Density of carbon nanotubes

Density of carbon nanotubes

Density of single-walled carbon nanotubes

Single-wall carbon nanotubes (SWCNTs) with diameters in the nanometer range are commonly referred to as carbon nanotubes. Iijima and Ichihashi[1] and Bethune et al.[2] independently discovered them in carbon arc chambers close to those used to make fullerenes in 1993. Carbon nanotubes with a single wall are an allotrope of carbon that sits halfway between fullerene cages and flat graphene.
Single-wall carbon nanotubes can be idealized as cutouts from a two-dimensional hexagonal lattice of carbon atoms rolled up along one of the hexagonal lattice’s Bravais lattice vectors to form a hollow cylinder, but they are not made this way. Periodic boundary conditions are applied along the length of the roll up vector in this construction, resulting in a helical lattice of seamlessly bonded carbon atoms on the cylinder surface. [three]
Carbon nanotubes are also known as multi-wall carbon nanotubes (MWCNTs), which are made up of nested single-wall carbon nanotubes[3] that are weakly bound together in a tree ring-like structure by van der Waals interactions. These tubes resemble Oberlin, Endo, and Koyama’s long straight and parallel carbon layers cylindrically arranged around a hollow tube, if not identical. [4] Double- and triple-wall carbon nanotubes are often referred to as multi-wall carbon nanotubes.


We define the preparation of a graphene and single-walled carbon nanotube (SWCNT) composite film for use as electrodes in high energy density supercapacitors using a blending technique. Using a more realistic two-electrode testing method, specific capacitances of 290.6 F g(-1) and 201.0 F g(-1) were obtained for a single electrode in aqueous and organic electrolytes, respectively. The energy density of the organic electrolyte was 62.8 Wh kg(-1) and the power density was 58.5 kW kg (-1). Compared to graphene electrodes, the addition of single-walled carbon nanotubes increased energy density by 23% and power density by 31%. In ionic liquid at room temperature, the graphene/CNT electrodes had an ultra-high energy density of 155.6 Wh kg(-1). In addition, after 1000 cycles in an ionic liquid, the basic capacitance increased by 29%, suggesting excellent cyclicity. In graphene/CNT supercapacitors, SWCNTs served as a conductive additive, spacer, and binder. This research indicates that our graphene/CNT supercapacitors could be as good as NiMH batteries in terms of efficiency, and that they could be used in hybrid and electric vehicles.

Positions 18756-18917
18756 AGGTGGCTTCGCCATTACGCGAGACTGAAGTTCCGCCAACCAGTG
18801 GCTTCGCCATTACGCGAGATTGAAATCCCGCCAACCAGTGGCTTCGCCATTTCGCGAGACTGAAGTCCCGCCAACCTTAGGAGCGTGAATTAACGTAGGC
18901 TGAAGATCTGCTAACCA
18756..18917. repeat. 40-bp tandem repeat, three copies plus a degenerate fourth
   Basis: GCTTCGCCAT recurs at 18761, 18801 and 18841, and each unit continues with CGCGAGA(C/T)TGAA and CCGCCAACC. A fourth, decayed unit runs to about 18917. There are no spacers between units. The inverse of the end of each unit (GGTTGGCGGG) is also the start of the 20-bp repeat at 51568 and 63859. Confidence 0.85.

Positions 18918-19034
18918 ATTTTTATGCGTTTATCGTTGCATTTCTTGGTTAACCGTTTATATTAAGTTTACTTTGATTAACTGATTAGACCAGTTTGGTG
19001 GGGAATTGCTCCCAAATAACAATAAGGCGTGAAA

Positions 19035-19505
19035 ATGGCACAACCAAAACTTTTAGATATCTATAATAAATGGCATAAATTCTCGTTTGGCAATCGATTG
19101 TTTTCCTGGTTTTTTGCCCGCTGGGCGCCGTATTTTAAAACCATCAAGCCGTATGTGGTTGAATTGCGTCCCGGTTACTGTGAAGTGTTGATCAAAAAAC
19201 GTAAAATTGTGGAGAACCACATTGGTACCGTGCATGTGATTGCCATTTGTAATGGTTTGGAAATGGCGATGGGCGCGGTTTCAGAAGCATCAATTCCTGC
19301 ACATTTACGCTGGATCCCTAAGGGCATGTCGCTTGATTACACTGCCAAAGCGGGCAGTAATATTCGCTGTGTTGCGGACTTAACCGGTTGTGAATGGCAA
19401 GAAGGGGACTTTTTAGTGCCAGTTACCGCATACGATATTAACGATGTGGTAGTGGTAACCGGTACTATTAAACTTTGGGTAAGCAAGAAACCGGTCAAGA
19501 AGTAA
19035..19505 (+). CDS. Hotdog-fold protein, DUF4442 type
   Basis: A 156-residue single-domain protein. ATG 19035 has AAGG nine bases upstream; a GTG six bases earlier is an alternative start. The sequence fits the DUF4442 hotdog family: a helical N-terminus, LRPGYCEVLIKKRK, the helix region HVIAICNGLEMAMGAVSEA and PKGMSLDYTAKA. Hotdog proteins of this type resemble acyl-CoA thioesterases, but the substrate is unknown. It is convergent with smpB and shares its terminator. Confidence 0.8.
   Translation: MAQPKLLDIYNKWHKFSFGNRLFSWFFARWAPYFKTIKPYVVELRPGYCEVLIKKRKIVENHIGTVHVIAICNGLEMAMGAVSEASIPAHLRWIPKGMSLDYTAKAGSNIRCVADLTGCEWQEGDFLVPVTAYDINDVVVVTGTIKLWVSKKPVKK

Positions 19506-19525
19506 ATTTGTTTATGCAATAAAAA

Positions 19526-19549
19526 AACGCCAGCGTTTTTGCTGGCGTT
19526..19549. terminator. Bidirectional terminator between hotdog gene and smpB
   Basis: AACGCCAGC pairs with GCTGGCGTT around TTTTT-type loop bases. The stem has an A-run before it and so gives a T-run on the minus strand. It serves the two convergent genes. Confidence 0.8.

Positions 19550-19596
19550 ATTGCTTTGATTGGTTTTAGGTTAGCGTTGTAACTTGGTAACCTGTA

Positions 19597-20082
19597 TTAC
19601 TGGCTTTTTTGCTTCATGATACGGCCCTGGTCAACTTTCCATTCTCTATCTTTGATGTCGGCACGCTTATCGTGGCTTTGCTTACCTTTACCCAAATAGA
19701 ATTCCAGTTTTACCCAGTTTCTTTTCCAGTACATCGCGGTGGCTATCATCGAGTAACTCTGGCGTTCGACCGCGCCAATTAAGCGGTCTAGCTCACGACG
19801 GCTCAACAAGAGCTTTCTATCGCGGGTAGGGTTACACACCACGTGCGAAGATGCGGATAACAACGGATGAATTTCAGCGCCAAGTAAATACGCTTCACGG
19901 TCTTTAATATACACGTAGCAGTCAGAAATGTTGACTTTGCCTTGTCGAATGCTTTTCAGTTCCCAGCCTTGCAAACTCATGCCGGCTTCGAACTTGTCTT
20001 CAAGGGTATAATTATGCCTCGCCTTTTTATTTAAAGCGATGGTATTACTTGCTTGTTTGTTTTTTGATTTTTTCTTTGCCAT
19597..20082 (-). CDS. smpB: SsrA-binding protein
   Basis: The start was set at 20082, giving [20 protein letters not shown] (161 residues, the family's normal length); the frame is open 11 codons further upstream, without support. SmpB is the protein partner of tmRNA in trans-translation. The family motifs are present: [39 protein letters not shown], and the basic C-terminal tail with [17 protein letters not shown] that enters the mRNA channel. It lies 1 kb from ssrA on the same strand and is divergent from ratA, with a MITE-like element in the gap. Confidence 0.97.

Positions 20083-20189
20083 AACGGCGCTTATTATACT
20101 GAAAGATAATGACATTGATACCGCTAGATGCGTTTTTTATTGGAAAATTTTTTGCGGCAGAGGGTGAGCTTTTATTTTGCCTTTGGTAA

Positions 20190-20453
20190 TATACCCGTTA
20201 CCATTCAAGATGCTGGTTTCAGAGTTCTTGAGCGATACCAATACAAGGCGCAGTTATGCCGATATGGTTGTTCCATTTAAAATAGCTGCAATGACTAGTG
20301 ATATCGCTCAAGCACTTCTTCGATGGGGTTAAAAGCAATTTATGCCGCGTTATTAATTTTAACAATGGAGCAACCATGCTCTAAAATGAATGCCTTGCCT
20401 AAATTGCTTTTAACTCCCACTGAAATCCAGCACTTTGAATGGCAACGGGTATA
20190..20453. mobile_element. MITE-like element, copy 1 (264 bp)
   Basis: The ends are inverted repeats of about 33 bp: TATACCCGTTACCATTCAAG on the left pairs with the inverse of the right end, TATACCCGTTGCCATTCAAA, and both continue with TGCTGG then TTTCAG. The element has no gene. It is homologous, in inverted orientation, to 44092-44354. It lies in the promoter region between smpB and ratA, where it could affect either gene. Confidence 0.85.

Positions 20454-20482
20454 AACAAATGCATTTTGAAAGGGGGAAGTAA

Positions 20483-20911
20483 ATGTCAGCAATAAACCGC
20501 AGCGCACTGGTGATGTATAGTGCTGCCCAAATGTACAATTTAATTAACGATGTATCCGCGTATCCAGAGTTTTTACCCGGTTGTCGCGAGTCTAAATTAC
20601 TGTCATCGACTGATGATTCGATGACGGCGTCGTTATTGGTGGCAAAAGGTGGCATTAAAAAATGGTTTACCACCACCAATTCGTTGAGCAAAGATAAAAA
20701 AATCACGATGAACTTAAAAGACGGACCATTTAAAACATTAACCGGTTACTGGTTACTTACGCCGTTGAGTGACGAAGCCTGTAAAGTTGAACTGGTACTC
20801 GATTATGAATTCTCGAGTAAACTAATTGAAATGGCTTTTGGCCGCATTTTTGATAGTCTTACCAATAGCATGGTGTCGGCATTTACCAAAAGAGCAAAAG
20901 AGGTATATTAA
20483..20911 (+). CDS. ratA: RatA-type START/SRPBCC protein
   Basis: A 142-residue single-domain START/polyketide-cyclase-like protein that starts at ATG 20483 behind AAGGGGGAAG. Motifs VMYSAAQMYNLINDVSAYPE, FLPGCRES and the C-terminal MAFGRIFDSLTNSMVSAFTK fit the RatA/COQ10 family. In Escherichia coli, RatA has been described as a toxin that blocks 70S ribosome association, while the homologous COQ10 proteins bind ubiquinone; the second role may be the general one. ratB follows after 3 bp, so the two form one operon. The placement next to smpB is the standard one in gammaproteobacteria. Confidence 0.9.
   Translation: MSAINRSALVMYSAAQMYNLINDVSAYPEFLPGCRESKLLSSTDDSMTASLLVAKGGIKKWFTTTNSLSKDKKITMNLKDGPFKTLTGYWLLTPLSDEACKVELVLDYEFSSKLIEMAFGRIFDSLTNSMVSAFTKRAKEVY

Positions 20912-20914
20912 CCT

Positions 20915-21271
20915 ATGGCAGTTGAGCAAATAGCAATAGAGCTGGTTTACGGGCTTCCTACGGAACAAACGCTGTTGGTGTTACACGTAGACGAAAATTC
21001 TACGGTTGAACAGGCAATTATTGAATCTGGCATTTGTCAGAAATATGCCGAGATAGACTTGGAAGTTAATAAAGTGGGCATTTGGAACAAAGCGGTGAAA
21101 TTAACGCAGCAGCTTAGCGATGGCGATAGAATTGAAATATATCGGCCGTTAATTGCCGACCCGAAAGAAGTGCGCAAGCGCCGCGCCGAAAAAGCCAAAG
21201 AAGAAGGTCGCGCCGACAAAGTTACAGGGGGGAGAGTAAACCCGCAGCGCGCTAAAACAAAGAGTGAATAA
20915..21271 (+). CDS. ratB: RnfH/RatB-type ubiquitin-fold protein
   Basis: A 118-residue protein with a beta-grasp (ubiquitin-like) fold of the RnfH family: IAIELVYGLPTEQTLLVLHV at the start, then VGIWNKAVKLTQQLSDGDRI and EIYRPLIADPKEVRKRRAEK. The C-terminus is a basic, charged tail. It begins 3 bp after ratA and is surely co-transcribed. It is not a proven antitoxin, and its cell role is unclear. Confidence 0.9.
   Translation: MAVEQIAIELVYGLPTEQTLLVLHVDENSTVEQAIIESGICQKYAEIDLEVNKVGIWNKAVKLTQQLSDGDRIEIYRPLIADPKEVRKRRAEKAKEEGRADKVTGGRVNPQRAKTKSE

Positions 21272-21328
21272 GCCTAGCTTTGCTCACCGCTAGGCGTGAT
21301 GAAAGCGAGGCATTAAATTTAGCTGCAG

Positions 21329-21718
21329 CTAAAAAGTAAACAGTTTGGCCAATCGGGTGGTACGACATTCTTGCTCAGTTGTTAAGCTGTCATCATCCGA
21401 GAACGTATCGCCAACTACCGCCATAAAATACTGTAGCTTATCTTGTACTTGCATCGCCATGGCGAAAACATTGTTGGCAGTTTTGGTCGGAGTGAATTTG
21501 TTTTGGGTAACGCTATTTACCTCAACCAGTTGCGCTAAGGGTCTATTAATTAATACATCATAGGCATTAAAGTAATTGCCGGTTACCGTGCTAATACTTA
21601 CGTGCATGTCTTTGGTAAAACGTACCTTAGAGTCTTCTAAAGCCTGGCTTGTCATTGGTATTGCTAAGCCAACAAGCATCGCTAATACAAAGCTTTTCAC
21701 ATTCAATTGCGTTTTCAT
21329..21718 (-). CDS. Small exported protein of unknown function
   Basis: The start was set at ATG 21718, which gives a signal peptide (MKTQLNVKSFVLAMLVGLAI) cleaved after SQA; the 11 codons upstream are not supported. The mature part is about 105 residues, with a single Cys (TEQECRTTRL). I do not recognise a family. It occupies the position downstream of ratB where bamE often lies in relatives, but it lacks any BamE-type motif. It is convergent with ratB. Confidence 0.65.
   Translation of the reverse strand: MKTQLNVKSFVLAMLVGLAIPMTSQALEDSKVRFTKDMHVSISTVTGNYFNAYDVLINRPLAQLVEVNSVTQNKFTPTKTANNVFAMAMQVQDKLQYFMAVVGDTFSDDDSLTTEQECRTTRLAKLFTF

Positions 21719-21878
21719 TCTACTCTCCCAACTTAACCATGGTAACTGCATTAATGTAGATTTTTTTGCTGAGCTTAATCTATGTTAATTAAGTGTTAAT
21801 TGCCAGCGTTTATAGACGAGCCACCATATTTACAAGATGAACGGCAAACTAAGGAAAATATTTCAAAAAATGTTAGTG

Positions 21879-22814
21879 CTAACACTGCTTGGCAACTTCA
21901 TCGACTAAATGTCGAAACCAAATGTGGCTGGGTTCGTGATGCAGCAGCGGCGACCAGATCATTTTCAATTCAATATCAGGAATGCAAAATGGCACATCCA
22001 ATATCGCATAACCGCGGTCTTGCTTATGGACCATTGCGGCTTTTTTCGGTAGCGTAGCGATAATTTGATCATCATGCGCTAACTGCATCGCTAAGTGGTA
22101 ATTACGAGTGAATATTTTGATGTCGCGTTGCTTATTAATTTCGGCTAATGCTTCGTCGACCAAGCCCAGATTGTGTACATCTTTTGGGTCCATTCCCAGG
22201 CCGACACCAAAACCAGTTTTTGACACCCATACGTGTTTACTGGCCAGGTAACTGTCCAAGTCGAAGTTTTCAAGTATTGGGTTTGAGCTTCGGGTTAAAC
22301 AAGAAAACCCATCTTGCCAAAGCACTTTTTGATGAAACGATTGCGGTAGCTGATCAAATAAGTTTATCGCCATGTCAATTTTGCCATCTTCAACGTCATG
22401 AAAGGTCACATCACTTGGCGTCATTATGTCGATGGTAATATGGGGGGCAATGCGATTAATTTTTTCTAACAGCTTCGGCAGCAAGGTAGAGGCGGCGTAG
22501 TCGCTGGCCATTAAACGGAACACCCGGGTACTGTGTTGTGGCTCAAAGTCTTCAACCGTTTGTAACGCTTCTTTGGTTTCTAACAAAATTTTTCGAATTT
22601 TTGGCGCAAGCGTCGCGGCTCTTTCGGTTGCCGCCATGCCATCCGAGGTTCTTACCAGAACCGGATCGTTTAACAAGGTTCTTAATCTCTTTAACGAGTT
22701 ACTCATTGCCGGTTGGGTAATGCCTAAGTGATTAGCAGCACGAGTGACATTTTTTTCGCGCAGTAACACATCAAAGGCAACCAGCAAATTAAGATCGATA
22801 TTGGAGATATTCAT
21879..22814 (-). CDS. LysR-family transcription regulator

Carbon nanotubes structure

Due to their quick charge/discharge speeds, high energy densities, and long lifetimes, new-generation energy-storage devices, such as supercapacitors, have become a hot research topic. With its key characteristics of good electrical conductivity, a large active surface area, and excellent mechanical/chemical stability, graphene holds a lot of promise for supercapacitors to achieve battery-level energy density. However, the effects of using graphene as a substitute for industrial activated carbon on supercapacitor electrodes have been disappointing.
The energy density of supercapacitors can be greatly increased by fabricating three-dimensional (3D) graphene sponges with a continuous, conductive structure and added porosity. Attempts have been made to assemble graphene sponges in order to enhance graphene’s electrode efficiency. Unfortunately, toxic reducing agents, negligible effects from tailoring the sponge microstructure, and complicated manufacturing processes have hampered the production and subsequent applications of graphene sponges for electrodes.

Density of carbon nanotubes kg/m3

Electrical interconnects, micro-contact probes, and thermal interface materials all benefit from increasing the density of carbon nanotube (CNT) forest microstructures. Density can be calculated using weight and volume for CNT forests on centimeter-scale substrates. This method, however, is not appropriate for smaller samples, such as individual microstructures, and it also does not allow for the mapping of spatial density variations within the forest. We show that optical attenuation can be used to quantify the relative mass density of individual CNT microstructures, with spatial resolution equal to the size of the centered spot. The propagation of a directed laser beam through CNT microstructures was measured using a custom optical setup. To measure the attenuation coefficient, the transmittance was associated with the thickness of the CNT microstructures using the Beer–Lambert–Bouguer law. We show that the density of CNT microstructures grown by CVD is dependent on their size, and that run-to-run process variations have a major impact on the overall density of arrays of microstructures. We also use the technique to calculate the change in CNT microstructure density as a result of capillary densification. For CNTs in future microfabrication processes, this is a useful and accessible metrology technique that will allow direct correlation of density to important properties like stiffness and electrical conductivity.